One way is through philanthropic donations. In 2001, Mike Smith, director of education programs at the William & Flora Hewlett Foundation in Menlo Park and a former undersecretary of education under President Clinton, helped assemble more than $50 million in grant funding from organizations like the Bill & Melinda Gates Foundation, to support Blueprint initiatives. (In 2003, the Gates Foundation gave another $11 million to fund the high school reform effort within San Diego City Schools. This fall Kearny, Crawford and San Diego high schools will reopen as 14 smaller schools, each with its own identity and principal.) These, like most grants, don’t fund teachers and other personnel.
More than $4 million of the $50 million in grants came from philanthropist Eli Broad—a fan of the superintendent—through his Broad Education Foundation in Los Angeles. Broad also bankrolled negative advertising that slammed Jeff Lee, an anti-Bersin candidate for school board in 2002. Broad’s name, with the tagline “Education Reform Advocate,” was the return address on the direct-mail pieces. Lee lost to Katherine Nakamura, a board member who now rarely votes against Bersin.
One central idea of the Alvarado-Bersin reforms is intensive professional development of teachers and principals. That and other strategies aimed at raising student performance are based largely on what Alvarado—who resigned last year—put in place in New York’s Community School District 2 in the late 1980s. In 1998, he brought his reforms to San Diego.
“The idea behind the strategy is that in order to educate the kids better, you also need to educate the adults,” says the Hewlett Foundation’s Smith, an advocate of the reforms. He acknowledges the irony of cutting essential personnel and services from city schools while pricey reforms and capital improvements move forward.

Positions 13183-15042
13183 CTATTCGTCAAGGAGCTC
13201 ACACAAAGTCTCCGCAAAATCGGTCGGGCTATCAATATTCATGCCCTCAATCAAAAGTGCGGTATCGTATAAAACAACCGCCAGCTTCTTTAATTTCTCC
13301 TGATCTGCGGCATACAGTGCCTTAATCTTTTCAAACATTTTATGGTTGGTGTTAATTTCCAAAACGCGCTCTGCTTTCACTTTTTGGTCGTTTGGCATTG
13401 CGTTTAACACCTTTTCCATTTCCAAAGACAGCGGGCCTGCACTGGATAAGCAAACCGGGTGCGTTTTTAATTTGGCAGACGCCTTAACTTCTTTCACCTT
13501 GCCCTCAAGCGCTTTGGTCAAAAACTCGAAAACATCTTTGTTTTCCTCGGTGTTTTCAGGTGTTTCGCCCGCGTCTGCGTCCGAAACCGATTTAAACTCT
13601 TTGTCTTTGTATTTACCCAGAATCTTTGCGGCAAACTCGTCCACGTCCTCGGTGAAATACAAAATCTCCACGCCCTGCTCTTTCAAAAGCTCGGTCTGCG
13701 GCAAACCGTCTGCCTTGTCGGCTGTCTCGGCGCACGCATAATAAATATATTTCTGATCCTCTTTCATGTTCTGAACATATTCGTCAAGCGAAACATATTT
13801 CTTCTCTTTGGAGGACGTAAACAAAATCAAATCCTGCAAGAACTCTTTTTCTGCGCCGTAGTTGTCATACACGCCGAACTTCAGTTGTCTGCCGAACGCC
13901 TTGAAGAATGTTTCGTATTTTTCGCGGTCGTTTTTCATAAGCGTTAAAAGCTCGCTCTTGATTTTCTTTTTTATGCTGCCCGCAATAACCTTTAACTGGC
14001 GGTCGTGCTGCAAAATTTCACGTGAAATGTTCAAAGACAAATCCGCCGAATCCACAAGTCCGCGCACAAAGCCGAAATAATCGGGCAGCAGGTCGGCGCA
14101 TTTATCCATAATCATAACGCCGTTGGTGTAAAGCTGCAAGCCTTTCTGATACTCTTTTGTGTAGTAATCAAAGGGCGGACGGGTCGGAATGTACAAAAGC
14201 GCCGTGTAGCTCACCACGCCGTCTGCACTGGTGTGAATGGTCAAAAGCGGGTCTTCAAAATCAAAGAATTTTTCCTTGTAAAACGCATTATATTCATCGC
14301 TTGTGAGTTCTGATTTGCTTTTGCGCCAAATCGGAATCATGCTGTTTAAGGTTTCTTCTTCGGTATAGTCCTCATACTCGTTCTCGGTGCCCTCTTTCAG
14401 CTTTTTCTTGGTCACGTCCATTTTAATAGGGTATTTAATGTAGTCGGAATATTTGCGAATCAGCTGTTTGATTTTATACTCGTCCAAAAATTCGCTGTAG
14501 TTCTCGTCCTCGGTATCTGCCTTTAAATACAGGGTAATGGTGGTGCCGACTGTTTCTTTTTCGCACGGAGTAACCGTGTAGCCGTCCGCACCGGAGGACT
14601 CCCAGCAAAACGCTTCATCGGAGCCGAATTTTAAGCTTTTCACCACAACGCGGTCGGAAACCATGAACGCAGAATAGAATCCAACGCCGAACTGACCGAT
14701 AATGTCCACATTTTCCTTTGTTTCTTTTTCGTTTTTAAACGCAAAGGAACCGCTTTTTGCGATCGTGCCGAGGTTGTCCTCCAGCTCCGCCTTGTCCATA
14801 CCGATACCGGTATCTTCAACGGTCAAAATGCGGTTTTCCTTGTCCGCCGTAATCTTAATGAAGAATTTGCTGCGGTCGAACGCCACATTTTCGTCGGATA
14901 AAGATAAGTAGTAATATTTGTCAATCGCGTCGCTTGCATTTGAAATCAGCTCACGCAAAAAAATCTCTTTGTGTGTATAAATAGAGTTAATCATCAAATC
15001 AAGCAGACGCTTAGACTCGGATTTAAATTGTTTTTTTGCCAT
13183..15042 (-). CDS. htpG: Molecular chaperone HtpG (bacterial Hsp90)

“Alan made a deal. It’s the way to get extra money. And although it can’t rehire a librarian, it can give these reforms a real chance to succeed,” says Smith. “The idea being that down the line, you’ve really changed the way teachers teach. And that will last long after Bersin is gone.”
He may not be gone anytime soon. Bersin has created and found financing for the San Diego Review, an assessment of his efforts here by education experts and scholars, who will review every facet of the district’s operations—“from teaching and learning to bus transportation and food services,” wrote Bersin in a February letter to U.S. education secretary Rod Paige. More than $350,000 has been raised (from private philanthropic organizations) to support the effort. In August, at a conference that will bring together authors, urban school reformers, San Diego City Schools personnel and other practitioners, the results will be presented.